Concerned about Climate Change? Help Us Take Action.
On April 28, the City hosted its fourth, and final, Stakeholder Group meeting to discuss potential strategies to include in the City’s Climate and Environmental Action Plan (CEAP). The focus was on water use, solid waste and recycling, and environmental quality of life issues.
Greenhouse gas emissions from water use primarily result from the transport of water from its source in the Sierra Nevada mountains north of Sacramento, via the California Aqueduct through the Central Valley, and over the Tehachapi mountains to the greater Los Angeles region. Most of the emissions are due to pumping necessary to get the water over the mountains. To reduce energy use and associated emissions requires a reduction in water use, and the use of renewable energy where possible. Fortunately there has been good progress on both these fronts in the past decade.
The chart shows the trend in water supplied by the City's water agency (approximately 17,000 accounts, or about 35% of the city) since peak usage in 2005 to date. The reduction in usage after the 2014 drought declaration is evident, and although usage increased after the restrictions were lifted, we are still averaging about 20% below the pre-drought period. The three other water purveyors (California-American, Camrosa and California Water) show similar savings.
To increase resilience, the City is exploring options for local water sources including exploration of groundwater potential using a well at Los Robles golf course, and recycling of water from Hill Canyon Treatment Plant. To hear the discussion and learn more, listen to the meeting presentation.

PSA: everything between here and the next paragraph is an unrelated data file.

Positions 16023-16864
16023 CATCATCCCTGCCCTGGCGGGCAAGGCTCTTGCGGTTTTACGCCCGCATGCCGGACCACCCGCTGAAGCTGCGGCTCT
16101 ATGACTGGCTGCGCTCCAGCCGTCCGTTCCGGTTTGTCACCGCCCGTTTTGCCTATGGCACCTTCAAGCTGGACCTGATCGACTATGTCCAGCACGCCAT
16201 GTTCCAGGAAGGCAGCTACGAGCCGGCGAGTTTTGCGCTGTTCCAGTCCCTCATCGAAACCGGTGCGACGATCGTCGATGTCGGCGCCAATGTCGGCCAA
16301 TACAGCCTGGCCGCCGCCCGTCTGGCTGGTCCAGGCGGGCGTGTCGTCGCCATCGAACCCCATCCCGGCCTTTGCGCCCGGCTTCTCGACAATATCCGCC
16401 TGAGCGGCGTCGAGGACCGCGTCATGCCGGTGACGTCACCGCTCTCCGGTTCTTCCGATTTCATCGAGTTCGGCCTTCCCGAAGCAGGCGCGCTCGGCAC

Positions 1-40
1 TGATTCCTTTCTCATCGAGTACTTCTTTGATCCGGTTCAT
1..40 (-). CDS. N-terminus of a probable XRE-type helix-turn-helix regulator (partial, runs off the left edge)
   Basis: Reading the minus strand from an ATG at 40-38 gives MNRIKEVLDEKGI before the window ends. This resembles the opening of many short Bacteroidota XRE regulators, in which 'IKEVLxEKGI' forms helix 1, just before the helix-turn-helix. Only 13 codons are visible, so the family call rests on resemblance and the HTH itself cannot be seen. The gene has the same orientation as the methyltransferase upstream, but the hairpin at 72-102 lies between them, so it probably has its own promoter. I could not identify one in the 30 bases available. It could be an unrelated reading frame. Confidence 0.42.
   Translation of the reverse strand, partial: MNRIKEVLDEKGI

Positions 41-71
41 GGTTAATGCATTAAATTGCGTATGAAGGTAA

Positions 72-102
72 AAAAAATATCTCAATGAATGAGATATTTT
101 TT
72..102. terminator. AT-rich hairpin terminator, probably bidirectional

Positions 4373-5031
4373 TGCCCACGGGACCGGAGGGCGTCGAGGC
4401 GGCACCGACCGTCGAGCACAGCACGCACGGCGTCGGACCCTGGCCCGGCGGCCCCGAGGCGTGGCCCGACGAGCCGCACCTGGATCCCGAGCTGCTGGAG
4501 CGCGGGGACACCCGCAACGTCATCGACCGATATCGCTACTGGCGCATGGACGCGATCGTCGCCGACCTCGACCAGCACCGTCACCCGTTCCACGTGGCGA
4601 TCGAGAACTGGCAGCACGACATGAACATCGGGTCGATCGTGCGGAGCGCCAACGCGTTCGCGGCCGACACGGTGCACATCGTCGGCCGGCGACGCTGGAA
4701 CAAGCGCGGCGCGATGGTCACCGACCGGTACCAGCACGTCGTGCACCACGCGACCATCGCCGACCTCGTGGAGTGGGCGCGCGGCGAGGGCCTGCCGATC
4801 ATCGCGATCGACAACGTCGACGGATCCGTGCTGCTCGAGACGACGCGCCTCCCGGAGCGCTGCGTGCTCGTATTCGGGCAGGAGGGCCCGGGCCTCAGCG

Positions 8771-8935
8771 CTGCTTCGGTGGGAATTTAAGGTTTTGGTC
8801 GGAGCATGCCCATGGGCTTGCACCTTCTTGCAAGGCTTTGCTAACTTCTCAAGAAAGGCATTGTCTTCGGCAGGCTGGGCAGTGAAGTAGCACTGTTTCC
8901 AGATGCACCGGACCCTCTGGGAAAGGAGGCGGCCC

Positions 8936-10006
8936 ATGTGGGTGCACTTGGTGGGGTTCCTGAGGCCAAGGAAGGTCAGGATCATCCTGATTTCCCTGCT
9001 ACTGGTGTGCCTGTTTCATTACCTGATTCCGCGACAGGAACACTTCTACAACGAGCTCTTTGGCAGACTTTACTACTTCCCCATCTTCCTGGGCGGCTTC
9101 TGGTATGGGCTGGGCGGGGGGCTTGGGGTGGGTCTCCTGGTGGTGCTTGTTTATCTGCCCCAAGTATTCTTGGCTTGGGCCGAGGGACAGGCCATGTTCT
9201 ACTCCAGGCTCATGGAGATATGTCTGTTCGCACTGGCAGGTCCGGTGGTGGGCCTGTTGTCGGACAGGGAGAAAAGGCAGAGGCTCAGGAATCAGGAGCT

To combat emissions from solid waste will require diversion of organic material from the landfill. Organic waste includes food waste, green waste, landscape and pruning waste, nonhazardous wood waste, and food-soiled paper waste that is mixed in with food waste. When these materials are landfilled, they decompose into methane, a powerful greenhouse gas. Much of this methane is captured through pipes buried at the landfill but in order to try to eliminate emissions further there will be separate waste service to collect and compost organics (landscape waste and food waste) from all residents and businesses starting next year.
With regard to other environmental issues to address in the CEAP, trees and the urban forest were discussed, including the need for resources for helping the public make good tree planting choices and caring properly for trees. The impacts of climate change continue to be felt on our local trees, causing stress from drought and insect damage.
Noise and air pollution from gas-powered landscape equipment, particularly leaf blowers, were issues of concern, together with ensuring that the City protects the night sky view by using directional lighting outdoors and eliminating idling of vehicles, particularly outside schools.
We encourage you to participate in a community-wide discussion to comment on the drafted strategies by attending our CEAP event on the morning of Saturday, July 10. This is tentatively scheduled to be held at the Thousand Oaks Grant Brimhall Library on Janss Rd. Register hereto receive more details on this event and progress on the Climate and Environmental Action Plan.